Meanwhile the ship continued to burn out of control.  In olden days, wood hull ships burned through, filled with water and sank. Today's steel ships are more resistant to sinking but everything inside the hull can still burn to a crisp.  And with the engine room on fire, there's no power to operate firefighting pumps so there is almost nothing the crew can do but flee.

Seeing that reality the crew took to rafts, which they tied together in a line.  They stayed close to their ship, but not too close, and activated their emergency position beacon, which sent its own signals to the satellite constellation. That position data was relayed to the Coast Guard, who passed the search coordinates to the boat. 

After almost eight hours of flight they HC130 crew reached the area.  Oftentimes rescue crews had to fly a search pattern to find the ship and crew but thanks to the emergency position data they spotted the burning ship right away.  Darkness was falling as they flew low to drop water and flares to the sailors.  The patrol plane was surely a welcome sight, even if it couldn’t land and carry them away. The plane would continue to circle until they were rescued.

As the plane was en route the folks at RCC New Zealand had been searching the area for possible rescue ships.  Knowing they may need help at any time, many commercial vessels participate in the Automated (computerized) Mutual-assistance VEssel Rescue System, otherwise known as AMVER.  The system was originally established to assist sailors in the Atlantic but for the past 20-some years it’s grown to a worldwide network; one that a majority of large commercials ships participate in.

New Zealand dispatchers used that system to identify and alert the Marshall Islands fishing vessel Lovalo, who sailed to the scene and picked up the crew just before dawn. They held them till they could be transferred to Pacific Journey No. 1, another Port Moresby-based tuna boat that was fishing a few hundred miles away.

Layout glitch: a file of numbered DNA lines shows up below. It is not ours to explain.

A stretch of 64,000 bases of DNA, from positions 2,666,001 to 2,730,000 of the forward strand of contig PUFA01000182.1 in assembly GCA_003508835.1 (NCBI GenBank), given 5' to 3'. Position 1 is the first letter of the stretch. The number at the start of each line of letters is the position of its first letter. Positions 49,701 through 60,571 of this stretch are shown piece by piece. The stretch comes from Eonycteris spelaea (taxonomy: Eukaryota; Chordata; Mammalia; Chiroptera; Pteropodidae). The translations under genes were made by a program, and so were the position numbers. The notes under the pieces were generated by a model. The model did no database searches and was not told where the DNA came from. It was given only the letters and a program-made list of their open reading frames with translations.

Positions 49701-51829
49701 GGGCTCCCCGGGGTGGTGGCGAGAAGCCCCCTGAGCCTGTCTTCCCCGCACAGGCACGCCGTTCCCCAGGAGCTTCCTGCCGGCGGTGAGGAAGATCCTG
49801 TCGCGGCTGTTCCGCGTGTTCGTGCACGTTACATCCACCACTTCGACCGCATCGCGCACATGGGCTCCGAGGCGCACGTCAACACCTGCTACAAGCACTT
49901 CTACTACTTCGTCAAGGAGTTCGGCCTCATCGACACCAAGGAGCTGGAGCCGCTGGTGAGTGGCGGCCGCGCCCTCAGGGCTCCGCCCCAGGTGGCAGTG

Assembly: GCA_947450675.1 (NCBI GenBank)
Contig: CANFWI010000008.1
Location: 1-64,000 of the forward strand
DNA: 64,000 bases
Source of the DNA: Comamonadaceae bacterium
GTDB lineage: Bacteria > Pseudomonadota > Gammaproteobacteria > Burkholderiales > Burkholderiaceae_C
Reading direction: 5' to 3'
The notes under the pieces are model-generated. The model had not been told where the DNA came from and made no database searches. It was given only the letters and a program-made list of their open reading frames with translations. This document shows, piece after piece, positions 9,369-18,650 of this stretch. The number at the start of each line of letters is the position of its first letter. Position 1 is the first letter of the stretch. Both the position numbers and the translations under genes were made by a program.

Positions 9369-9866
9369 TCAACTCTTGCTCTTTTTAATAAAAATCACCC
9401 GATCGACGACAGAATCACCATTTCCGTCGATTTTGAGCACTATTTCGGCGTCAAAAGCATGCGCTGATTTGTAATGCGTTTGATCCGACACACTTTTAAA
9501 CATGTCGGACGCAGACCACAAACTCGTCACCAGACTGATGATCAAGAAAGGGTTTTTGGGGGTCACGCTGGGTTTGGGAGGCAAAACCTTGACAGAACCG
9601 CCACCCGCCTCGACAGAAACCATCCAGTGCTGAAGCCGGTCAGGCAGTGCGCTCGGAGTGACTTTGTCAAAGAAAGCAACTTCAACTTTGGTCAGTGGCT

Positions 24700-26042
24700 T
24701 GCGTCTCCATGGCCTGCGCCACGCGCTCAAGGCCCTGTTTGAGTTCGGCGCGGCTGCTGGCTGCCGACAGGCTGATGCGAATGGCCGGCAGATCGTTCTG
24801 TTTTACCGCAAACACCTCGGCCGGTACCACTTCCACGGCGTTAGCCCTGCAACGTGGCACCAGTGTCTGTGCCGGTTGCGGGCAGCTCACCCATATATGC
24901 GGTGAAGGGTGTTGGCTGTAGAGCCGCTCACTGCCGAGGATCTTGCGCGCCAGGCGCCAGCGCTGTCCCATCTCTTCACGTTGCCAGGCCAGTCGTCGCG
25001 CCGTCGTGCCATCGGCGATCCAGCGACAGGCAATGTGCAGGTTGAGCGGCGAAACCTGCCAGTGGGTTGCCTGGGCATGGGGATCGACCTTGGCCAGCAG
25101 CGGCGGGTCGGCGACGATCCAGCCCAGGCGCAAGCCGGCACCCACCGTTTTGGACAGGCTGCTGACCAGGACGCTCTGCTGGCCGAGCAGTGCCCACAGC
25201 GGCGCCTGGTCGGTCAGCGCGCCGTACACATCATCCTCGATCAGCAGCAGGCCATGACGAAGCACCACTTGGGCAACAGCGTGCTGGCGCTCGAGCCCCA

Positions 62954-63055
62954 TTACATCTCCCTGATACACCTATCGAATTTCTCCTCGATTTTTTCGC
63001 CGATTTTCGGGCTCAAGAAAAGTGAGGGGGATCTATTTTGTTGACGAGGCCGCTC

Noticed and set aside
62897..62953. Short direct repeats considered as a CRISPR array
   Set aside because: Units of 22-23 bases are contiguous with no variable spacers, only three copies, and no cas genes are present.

Thanks to modern technology and the efforts of RCC New Zealand, the US Coast Guard, and the crews of Lovalo and Pacific Journey, the entire 36 man crew was rescued unharmed.  As I write this the Glory Pacific remains adrift, as the fire burns itself out.  The ship’s owner’s have contracted a salvage firm to find the vessel and tow it to New Zealand – the nearest port with repair facilities.

After the sailors were rescued the Coast Guard crew flew their HC130 Hercules south to Pago Pago, American Samoa, the nearest place where they could rest and refuel.  The plane and crew covered 4,530 mission miles before the 2,500 mile return flight to Hawaii.   

The whole thing was even captured on film, which you can seehere thanks to the US Coast Guard.

Read more about Maritime New Zealand here


Jean Sunell said…
I have developed great respect for the coast guard as I learned just how dangerous their job is when watching their training. Thanks for sharing this, John. WOOF!
Jean Sunell said…
I have developed great respect for the coast guard as I learned just how dangerous their job is when watching their training. Thanks for sharing this, John. WOOF!